There is some good news.  I turned to Google and read about the necessity of replacing electrolytes when exercising in the heat.  There are lots of choices besides Gatorade—including coconut water, peppermint tea and more.  So when a quick Saturday morning walk to the post office was a bit of a challenge, I was prepared with a bottle of peppermint herbal tea.

The cure was instantaneous.

Take Me Out to the Ballgame

My father was a huge baseball fan.  When we lived in Cincinnati, Ohio, he taught me to love the Reds.  I was nine when we moved to Pittsburgh, and it took me a while to stop loving the Reds and start loving the Pittsburgh Pirates.  Today, I could (but won’t) name the players on the Pirates team in the 1950’s.

Of course, I became a Red Sox fan when I moved to Boston, and my loyalty is still strong.  But I had not been to a game at Fenway Park in more than a decade. Until July 4th.

The park has changed.  There are more bright signs and a new clock that makes sure the pitcher or batter doesn’t waste any time.  The fans still do the “wave” and sing Sweet Caroline at the top of their lungs, me included.  And the big screen captured the surprise proposal of a fan to his now fiancée.

It didn’t matter that the Sox lost.


Why is a visit from a child never long enough?  Because of teaching responsibilities, my son Seth could only visit for 2.5 days during the July 4th weekend.  He arrived from New York City by train at 1:00 a.m. Friday morning after teaching. He had to be back to teach on Monday.

We spent 24 of those hours in a magic world with my cousin and his partner on a tiny island off the coast of Connecticut that has six houses and is reachable from the mainland only by a little motorboat and only when the tide is right.  The house, built in 1848 has no electricity, but propane gas drives the stove and refrigerator.  Every window has a gorgeous view. 

Saturday was beautiful, so it didn’t matter that it poured on Sunday morning. There was no newspaper or TV, so lots of great catching-up conversation and lots of laughter. We had to rush back to the mainland in a short break between downpours.  It was a lovely adventure.

I dropped Seth at a commuter rail for his short trip back to New York City, and headed off for my 2-plus hour drive home alone.

Any visit from a child is over too soon.

Medical Appointment

Feeling a bit under the weather the other day, I made an appointment to see a nurse practitioner at my health plan.  He found nothing to be concerned about.  My self-diagnosis was that I didn’t pay attention to the advice that older people should limit exercise when the heat and humidity are high, especially between the hours of 10:00 and 4:00. The day before I had walked four miles at the wrong time of day. My body told me that I shouldn’t try that again.  (Yes, I was drinking water!)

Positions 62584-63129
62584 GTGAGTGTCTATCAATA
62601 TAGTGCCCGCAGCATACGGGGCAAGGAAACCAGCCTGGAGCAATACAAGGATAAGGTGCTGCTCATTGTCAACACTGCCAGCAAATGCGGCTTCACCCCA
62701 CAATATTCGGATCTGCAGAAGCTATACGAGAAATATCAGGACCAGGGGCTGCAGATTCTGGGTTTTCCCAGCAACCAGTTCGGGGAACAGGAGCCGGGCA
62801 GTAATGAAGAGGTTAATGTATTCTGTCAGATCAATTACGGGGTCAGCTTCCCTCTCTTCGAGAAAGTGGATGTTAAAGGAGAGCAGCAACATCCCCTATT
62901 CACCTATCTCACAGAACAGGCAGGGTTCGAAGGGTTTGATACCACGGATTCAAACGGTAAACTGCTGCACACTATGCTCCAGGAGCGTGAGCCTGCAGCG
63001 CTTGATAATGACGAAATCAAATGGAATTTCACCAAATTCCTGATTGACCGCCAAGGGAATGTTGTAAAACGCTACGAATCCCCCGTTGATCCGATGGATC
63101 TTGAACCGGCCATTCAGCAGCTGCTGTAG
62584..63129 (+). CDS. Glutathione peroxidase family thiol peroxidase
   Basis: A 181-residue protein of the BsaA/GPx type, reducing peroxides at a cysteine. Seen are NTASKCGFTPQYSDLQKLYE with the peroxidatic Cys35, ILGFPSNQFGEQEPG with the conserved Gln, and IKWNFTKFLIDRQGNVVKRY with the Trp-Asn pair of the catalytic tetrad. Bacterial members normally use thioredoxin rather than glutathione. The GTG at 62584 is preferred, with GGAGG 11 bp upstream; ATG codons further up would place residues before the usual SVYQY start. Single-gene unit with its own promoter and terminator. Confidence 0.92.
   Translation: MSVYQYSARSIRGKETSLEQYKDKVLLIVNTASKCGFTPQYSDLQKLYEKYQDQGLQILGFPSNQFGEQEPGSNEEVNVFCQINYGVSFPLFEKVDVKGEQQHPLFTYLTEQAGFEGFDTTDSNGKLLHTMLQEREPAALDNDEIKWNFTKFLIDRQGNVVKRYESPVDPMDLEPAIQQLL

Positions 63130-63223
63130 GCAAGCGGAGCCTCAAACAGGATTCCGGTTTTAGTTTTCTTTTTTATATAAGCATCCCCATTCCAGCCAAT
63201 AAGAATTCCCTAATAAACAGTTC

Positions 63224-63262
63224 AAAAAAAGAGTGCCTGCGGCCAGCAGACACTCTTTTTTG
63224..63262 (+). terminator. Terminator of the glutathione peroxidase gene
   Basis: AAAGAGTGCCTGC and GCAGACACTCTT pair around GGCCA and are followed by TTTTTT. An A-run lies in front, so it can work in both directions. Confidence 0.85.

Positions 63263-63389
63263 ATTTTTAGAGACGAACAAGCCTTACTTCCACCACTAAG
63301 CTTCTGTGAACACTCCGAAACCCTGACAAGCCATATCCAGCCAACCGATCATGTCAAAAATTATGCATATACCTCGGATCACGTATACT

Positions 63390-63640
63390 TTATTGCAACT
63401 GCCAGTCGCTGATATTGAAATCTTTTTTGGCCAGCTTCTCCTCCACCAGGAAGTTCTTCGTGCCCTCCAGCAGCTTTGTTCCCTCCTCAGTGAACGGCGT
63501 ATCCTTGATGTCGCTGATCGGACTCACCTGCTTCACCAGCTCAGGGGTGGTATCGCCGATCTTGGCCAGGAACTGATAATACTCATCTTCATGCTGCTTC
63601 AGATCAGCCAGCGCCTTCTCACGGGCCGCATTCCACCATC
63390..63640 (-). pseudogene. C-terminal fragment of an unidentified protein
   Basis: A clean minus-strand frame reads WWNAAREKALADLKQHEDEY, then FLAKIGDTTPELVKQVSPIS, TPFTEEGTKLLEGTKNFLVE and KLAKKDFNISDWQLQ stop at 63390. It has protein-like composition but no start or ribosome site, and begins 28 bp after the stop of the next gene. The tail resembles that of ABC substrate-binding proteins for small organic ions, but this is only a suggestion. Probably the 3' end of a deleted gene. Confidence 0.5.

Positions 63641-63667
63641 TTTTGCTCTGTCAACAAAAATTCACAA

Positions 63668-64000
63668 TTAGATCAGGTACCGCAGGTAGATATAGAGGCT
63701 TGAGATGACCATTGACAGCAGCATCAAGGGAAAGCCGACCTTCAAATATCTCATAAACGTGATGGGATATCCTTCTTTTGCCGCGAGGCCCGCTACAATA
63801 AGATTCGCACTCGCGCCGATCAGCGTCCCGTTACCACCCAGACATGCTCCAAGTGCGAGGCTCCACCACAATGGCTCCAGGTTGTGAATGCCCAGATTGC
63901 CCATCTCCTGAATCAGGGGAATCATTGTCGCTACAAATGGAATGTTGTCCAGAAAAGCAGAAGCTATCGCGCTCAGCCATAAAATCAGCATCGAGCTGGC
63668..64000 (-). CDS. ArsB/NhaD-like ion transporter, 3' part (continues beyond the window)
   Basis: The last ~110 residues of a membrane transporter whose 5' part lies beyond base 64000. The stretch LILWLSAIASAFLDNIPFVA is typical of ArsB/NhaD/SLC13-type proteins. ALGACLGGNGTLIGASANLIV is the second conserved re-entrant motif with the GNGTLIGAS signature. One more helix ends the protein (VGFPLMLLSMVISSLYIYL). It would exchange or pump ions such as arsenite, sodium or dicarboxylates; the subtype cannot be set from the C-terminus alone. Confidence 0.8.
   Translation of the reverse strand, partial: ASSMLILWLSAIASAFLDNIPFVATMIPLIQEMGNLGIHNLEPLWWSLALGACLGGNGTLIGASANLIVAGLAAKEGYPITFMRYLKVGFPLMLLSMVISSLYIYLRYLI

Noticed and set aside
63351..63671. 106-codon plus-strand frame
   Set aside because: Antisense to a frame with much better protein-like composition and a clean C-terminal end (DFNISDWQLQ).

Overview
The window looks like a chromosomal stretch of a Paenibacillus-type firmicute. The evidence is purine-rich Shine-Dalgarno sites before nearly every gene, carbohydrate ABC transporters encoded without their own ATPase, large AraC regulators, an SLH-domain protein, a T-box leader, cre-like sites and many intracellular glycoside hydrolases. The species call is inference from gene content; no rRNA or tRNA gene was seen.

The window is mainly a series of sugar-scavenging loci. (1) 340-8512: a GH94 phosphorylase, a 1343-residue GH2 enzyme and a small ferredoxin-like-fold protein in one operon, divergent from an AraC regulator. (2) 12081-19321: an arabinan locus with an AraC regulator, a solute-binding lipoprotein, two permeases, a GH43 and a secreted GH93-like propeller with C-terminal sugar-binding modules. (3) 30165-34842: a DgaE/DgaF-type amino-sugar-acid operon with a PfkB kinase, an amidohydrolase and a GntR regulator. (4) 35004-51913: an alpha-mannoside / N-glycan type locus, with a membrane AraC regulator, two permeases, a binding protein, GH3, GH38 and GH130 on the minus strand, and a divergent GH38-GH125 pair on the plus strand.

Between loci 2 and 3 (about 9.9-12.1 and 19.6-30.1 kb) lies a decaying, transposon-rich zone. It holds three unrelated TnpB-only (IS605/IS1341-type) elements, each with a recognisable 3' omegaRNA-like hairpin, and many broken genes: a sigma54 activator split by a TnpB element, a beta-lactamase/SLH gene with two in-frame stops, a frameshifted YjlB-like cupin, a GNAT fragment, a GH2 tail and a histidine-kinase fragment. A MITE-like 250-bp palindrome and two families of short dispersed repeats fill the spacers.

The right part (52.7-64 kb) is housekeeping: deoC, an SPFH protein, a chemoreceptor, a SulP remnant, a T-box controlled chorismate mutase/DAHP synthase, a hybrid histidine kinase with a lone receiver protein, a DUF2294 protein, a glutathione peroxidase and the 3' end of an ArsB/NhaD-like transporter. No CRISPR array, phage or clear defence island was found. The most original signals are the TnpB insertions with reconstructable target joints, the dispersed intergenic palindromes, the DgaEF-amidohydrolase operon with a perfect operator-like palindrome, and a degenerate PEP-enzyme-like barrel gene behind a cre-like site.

While awaiting the results of a test he ordered for me, we got to talking. I mentioned that I had lost my husband after 56 years of being together.  He raised his left hand to show me his wedding band, still shiny after two years of marriage.  Probably inappropriately, I asked if he and his wife are hoping to have a family.  He told me that they are unsure because they are concerned about bringing children into a world fraught with problems. 

My unsolicited advice was to not miss the joys (and challenges) of parenthood. 

Instead, change the world.


P.S.  For those who want to know more about pencil sharpeners, a 80-something reader referred me to:

Stop by the Hocking Hills Regional Welcome Center and visit one of the more unique museums you will see, the Paul A. Johnson Pencil Sharpener Museum. Reverend Paul Johnson began his collection more than 20 years ago. This amazing collection of more than 3,400 pencil sharpeners has been featured in national magazines and is reputed to be the largest collection in America.

Here's Good News!

If you are somebody who grabs a quick nap after lunch (or for me, around 4:00 p.m.) and you feel at all guilty about it, (I don’t) it’s time to stop. (Stop feeling guilty, not stop napping.) Napping appears to be beneficial to the brain, with research showing that even brief naps of 5-15 minutes can instantly improve how well you perform mentally.

A study reported in The Conversation also promotes napping.  It suggests that regular naps may act as a safeguard, compensating for inadequate sleep and preserving brain health.

It does not matter whether it’s a 10-minute snooze in the back seat of a moving vehicle, or a serious nap on your favorite sofa, it’s appears to be good for you.

Bien Dormir!